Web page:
How a Backyard Garden Saved Our Family $6000+ on Groceries in One Year.

by Becky Porter
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Let me take you back to when I was sick with stomach pains and acid reflux. I had been trying every diet imaginable and the latest one was Paleo. I ate strict paleo for almost a year. Because Paleo is heavy on meat and vegetables our average monthly grocery bill was $1200. We do have a family of six. I was the only one who was on the Paleo diet but dinners were made so that I could eat them too.

I should also clarify that in “grocery” bill I include eating out. Lots of people will tell you their grocery bill is $200 and yet they spend $1200 on eating out. So for the sake of comparing apples to apples, groceries includes all food consumption dollars spent. However, we rarely eat out so our grocery bill really does consist of mostly food from the grocery store.

After eating the Paleo diet for a long time, I slowly added all foods back into my diet in 2015. Our average grocery bill was still $1100 per month! I think because our kids were getting bigger and eating more the cost of all the food was almost the same. I am also health conscious so we eat a lot of fruits and vegetables which can get expensive.

 my quater acre garden

my quater acre garden

In 2016, I expanded my garden to a quarter acre. In May of 2017, our family made a goal to eat only the vegetables from our backyard for one year. This was the game changer because we changed several things in the way we ate.

  1. We cut out 90% of our store bought processed food.

  2. Obviously, we were saving a ton of money by shopping only from our garden for vegetables.

  3. Our consumption of fruit was heavily supplemented from the backyard garden.

  4. I made just about everything from scratch. All of our meals were from scratch. Everything from tortillas to bread to crackers, homemade mayo, and dressings.

  5. I preserved my own food from the garden. I canned tomatoes, pickles, jams. I dehydrated peppers, tomatoes, and squash. I froze green beans, corn,  and kale. Fermented pickles, kimchi, sauerkraut. You get the idea.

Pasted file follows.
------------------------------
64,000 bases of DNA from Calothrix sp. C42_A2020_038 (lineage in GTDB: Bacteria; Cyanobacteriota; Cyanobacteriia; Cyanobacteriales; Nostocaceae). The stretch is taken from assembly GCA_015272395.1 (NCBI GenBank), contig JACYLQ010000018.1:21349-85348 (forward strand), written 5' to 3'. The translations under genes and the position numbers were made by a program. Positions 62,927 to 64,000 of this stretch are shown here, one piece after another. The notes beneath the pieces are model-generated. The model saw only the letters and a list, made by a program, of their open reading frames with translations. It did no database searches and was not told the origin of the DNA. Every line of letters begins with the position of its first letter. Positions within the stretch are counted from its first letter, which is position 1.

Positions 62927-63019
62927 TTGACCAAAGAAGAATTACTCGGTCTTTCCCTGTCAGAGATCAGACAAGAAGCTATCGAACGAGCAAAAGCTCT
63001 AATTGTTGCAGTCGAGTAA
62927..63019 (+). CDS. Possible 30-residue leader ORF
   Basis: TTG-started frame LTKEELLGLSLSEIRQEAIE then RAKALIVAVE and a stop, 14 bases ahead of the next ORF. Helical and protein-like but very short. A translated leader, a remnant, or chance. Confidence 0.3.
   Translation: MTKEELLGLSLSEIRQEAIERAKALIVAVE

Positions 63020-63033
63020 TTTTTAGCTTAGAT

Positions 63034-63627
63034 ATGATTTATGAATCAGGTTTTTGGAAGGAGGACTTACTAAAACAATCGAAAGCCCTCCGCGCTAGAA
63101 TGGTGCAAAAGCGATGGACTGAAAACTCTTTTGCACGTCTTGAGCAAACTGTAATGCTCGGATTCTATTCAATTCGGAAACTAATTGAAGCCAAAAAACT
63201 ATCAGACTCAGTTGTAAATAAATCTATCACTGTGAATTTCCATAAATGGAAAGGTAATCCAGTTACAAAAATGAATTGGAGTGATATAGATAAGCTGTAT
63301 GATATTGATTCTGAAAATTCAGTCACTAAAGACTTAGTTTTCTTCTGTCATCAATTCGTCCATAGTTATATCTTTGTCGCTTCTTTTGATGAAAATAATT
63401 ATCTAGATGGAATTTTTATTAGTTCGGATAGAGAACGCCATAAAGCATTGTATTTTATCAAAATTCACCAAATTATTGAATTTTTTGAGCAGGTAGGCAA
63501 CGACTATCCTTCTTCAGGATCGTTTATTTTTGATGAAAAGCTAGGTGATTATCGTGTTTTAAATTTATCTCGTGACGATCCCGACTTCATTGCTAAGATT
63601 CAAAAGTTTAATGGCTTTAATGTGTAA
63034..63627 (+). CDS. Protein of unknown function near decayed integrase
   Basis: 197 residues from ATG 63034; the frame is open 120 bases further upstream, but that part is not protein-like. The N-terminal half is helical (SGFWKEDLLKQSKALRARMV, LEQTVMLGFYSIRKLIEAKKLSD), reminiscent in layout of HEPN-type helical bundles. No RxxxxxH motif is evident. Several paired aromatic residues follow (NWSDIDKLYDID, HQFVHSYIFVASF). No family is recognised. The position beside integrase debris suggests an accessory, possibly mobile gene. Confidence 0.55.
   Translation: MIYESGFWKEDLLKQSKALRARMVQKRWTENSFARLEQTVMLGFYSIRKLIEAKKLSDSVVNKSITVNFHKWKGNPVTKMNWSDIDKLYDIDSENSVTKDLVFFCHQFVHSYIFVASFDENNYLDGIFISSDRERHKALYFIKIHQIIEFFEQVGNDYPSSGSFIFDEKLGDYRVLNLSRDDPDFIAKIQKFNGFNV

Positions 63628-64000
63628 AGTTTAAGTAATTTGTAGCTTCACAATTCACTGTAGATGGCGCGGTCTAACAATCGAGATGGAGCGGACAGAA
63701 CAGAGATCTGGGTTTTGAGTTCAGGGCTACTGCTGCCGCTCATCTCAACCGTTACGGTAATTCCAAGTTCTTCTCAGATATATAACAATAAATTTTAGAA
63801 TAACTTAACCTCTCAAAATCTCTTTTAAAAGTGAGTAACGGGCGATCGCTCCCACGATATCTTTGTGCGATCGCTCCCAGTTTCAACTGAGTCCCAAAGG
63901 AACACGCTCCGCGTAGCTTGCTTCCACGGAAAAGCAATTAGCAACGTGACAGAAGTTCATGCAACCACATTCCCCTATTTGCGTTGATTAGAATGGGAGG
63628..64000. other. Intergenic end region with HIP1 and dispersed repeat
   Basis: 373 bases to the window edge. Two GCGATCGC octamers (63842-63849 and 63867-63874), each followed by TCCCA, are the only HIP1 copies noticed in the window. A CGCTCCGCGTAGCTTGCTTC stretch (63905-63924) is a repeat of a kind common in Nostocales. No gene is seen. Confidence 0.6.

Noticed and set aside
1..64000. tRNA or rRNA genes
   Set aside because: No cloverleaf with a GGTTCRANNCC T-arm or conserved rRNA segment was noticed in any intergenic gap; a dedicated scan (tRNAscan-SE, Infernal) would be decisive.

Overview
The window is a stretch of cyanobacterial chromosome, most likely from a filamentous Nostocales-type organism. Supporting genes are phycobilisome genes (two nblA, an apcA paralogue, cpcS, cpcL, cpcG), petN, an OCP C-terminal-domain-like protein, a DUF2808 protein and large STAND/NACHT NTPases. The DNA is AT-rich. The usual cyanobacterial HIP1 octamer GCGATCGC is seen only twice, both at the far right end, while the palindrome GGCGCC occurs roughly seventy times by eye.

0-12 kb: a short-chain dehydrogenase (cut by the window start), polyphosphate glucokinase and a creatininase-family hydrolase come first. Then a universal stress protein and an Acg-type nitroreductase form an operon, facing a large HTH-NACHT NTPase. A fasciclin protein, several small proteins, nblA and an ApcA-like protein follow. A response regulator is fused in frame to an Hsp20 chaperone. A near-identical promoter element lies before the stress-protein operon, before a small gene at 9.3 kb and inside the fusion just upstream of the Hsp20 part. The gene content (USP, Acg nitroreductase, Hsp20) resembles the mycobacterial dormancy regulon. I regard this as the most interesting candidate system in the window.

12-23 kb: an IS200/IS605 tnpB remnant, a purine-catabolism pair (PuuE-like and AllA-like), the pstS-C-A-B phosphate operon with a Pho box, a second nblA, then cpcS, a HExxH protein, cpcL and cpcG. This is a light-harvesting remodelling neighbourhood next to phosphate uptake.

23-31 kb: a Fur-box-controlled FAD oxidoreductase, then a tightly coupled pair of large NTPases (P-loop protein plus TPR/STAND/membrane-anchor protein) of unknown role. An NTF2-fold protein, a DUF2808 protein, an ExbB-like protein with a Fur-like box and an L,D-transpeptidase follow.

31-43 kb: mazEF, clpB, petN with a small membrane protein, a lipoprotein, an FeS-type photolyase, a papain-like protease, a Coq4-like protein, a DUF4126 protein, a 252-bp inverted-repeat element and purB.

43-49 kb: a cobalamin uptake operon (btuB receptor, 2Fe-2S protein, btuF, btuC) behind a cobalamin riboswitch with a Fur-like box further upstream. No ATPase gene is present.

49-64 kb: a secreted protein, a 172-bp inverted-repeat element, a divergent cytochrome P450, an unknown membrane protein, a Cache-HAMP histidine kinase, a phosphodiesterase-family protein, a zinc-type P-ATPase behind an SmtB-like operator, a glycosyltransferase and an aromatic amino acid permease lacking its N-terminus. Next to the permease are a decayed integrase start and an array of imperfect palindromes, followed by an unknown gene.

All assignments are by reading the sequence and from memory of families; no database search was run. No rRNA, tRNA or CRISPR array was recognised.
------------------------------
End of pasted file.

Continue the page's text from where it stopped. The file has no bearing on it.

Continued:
6. I did meal plans a week in advance- most of the time. I’m not perfect at this one because in summer I go to my chart of Recipes Organized by Vegetable (you can read more about that HERE) and find something to make. If I don’t have an ingredient, I substitute something I do have on hand.

  7. We bought all our meat in bulk from local farmers.

  8. I bought all my grains in bulk. I have a grinder and if I need anything ground for flour I do it myself for much cheaper.

  9. Eating seasonally brought a more natural cadence to our diets. In the summer, we are almost vegetarian. The majority of the meals have little meat because we have so much bounty from the garden. As winter came on, we added more meat to our food because there was less coming from the garden.

  10. We went to the store less often. Once every 2-3 weeks was all that was necessary. Consequently, we had less impulse buys and saved money.

  11. A penny saved is worth more than a penny earned. Your garden food isn’t taxed and you get to enjoy all the savings.

The Numbers Details:

Our total grocery bill now averages out to $525 a month for the year. That is a savings of $575 per month (compared to our 2014 and 2015 grocery average). Our $525 grocery cost is including $30 for 3 kids buying lunches at school once a week and $100 for my husband’s out to eat lunches. $525 Divided equally that is about $87 per person for the month.  $22 per person per week. $3.14 per person per day.

If you are doing the math, the actual amount saved for the year was $6900. I subtracted all our garden associated costs for the year and then took off a little more for anything that went under the radar. So total savings including costs for one year is around $6000.

The amazing part is that we were eating healthier than ever. There were no coupons involved. As you may know, whole foods hardly ever go on sale.

 Garden Fresh Beans

Garden Fresh Beans

Buying meat locally was cheaper for beef. Chicken locally was more expensive than the big box store. BUT I bought whole chickens from our local farmer to save money and cut them myself into pieces. The bones became broth, so we always got at least two meals for one chicken. And if you buy quality local chicken, it is usually air chilled and not weighed down with a salt solution like what you find at the store. Consequently, the store bought chicken looks cheaper per pound but it may not be after all the liquid salt solution cooks out.

Yes, I do have to do a little more work. Growing a garden to last you all year is no small feat. Add on the time to make all the food from scratch and it is definitely a commitment.

However, the benefits are amazing!

  • We eat healthier than ever

  • We saved $6000 in one year and continued that trend!

  • The quality and taste of the food is off the charts.

  • My stomach pain and acid reflux disappeared.

  • We learned lots of new homestead skills.

Applying the 11 tips above will save you money. If you can’t do all the tips pick a few and try them so it feels attainable. It has taken me many years to get where I am and my journey started with baby steps. The most important thing is that you try!

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